Idaho officials on Friday said a federal letter that rebuffed their plan to implement a workaround of Obamacare is actually an “invitation” to keep talking about ways to offer cheaper health insurance.
Seema Verma, administrator at the Centers for Medicare and Medicaid Services, warned Idaho Republican Gov. C.L. “Butch” Otter late Thursday that if his state offered plans that stray from the Affordable Care Act’s strict coverage requirements, she’d have to intervene.
Mr. Otter and Idaho Insurance Director Dean Cameron said they’re reviewing the letter, yet refuse to give up, saying they can tweak the plan in a way that passes legal muster.
“If I couldn’t imagine a scenario, we wouldn’t keep trying,” Mr. Cameron said in a phone interview. “We were hoping the [CMS] letter would be a little more specific, but that’s OK. They gave us a number of points we need to work on.”
Blue Cross of Idaho submitted plans that impose annual limits on claims and would charge sicker enrollees more, in some cases — two things barred by the Affordable Care Act. Some plans wouldn’t cover things mandated by the 2010 law, like maternity care.
Ms. Verma said she sympathizes with Idaho’s effort to extend cheaper options outside of the Obamacare exchanges, but they’re going too far.
Idaho officials plan to respond to CMS within 30 days and launch a series of discussions with federal officials on how to proceed.
Ms. Verma signaled that Idaho would be able to implement its plan under President Trump’s bid to let insurers sell short-term plans for a full year, instead of just three months. Under the proposal, these plans wouldn’t have to comply with Obamacare’s strict coverage guidelines.
Mr. Cameron looked askance at that approach, saying the state’s plan would retain more protections for consumers.
For instance, Idaho insurers who offer skinnier plans would have to offer Obamacare-compliant plans on the exchange, too, so they don’t “cherry-pick” the healthiest customers.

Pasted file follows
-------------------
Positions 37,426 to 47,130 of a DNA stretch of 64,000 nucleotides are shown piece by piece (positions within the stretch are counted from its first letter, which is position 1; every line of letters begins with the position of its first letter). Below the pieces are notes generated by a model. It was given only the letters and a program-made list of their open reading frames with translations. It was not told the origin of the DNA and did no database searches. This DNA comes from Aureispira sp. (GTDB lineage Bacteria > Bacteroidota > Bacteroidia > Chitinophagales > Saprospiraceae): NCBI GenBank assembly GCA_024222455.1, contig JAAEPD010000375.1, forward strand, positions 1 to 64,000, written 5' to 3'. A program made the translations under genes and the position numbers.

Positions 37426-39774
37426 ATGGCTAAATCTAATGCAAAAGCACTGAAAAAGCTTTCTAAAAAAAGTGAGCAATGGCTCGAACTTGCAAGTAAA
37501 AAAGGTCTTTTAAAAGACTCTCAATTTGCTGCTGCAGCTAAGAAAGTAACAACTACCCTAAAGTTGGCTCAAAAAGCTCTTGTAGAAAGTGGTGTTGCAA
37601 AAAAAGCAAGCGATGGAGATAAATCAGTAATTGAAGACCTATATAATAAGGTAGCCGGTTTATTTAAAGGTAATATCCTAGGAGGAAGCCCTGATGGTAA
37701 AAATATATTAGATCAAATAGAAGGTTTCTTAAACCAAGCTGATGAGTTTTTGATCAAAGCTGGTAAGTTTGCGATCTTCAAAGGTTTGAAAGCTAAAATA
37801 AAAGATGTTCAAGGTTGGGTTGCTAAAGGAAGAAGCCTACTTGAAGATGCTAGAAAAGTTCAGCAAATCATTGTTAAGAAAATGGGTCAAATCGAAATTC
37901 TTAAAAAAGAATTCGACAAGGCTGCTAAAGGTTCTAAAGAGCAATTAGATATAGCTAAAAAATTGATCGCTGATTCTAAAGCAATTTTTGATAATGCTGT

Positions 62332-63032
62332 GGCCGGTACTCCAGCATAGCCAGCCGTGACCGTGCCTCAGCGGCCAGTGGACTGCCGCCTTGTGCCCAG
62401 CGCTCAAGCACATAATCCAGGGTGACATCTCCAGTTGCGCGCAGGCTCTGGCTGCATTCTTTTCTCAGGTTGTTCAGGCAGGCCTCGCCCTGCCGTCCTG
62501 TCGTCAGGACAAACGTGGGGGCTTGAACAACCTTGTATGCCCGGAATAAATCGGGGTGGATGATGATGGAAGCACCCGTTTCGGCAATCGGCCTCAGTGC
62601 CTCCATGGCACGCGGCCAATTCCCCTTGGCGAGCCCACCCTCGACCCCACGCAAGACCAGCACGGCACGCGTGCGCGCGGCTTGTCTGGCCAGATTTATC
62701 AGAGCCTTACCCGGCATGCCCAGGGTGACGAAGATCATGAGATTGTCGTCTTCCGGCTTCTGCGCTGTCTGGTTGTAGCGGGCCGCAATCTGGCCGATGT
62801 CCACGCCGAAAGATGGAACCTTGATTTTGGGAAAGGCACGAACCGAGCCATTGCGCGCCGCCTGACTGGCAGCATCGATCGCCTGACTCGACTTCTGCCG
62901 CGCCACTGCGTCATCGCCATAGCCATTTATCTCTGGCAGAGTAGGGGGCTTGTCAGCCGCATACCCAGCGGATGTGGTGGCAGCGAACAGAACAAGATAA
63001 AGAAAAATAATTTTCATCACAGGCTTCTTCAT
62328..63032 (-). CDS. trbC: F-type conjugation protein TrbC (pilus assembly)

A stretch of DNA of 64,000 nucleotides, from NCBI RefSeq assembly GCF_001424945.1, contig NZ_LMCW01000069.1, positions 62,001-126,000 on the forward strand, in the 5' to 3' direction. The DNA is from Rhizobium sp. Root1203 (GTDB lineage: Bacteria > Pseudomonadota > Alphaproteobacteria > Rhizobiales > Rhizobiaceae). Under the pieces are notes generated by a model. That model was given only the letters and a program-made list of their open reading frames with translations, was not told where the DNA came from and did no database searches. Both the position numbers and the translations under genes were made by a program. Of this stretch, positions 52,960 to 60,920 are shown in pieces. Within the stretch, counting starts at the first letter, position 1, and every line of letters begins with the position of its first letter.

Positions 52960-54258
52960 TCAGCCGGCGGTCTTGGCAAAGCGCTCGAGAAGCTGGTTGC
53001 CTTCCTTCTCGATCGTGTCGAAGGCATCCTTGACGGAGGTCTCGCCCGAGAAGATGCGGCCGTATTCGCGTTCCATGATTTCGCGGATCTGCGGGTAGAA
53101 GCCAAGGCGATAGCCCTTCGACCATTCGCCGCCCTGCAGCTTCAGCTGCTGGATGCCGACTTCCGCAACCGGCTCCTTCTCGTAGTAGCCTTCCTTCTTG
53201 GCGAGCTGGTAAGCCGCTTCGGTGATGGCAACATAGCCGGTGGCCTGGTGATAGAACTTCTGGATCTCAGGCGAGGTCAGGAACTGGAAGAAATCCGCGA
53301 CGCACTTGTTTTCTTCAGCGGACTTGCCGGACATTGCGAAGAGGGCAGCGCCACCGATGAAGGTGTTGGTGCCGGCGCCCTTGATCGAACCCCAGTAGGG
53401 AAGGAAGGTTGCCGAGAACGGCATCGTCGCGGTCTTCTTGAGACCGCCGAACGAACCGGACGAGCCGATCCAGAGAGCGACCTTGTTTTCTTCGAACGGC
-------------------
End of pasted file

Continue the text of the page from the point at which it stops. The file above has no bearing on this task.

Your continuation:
The Idaho plans would offer broader coverage than Mr. Trump’s short-term plans, he said, and insurers could only tack a surcharge on people with preexisting conditions if they’d experienced a gap in coverage.
“We have some heartburn and concerns about the short-term plans,” Mr. Cameron said. “We are still going to forge ahead with our approach.”
Earlier this year, Mr. Otter invited insurers to submit 2019 plans that didn’t comport with Obamacare, saying he was sick of waiting on Congress to offer cheaper alternatives for middle-class consumers who were priced out of the market.
Blue Cross of Idaho was the only insurer to take them up on the offer. Customers who purchased the plans wouldn’t be able to qualify for taxpayer subsidies, since they’d be offered outside the exchange.
The plan made national news, because lawmakers and analysts saw it as a key test of how far red states could test the limits of President Obama’s law under Mr. Trump, after Republicans failed to repeal it.
Ms. Verma said she appreciated Mr. Otter’s attempt to address soaring costs, especially for people who don’t qualify for income-based assistance under Obamacare.
However, Obamacare “remains the law and we have a duty to enforce and uphold the law,” she wrote.
Democrats said the administration’s decision fell short, since Mr. Trump still wants to hack away at their prized program through short-term plans.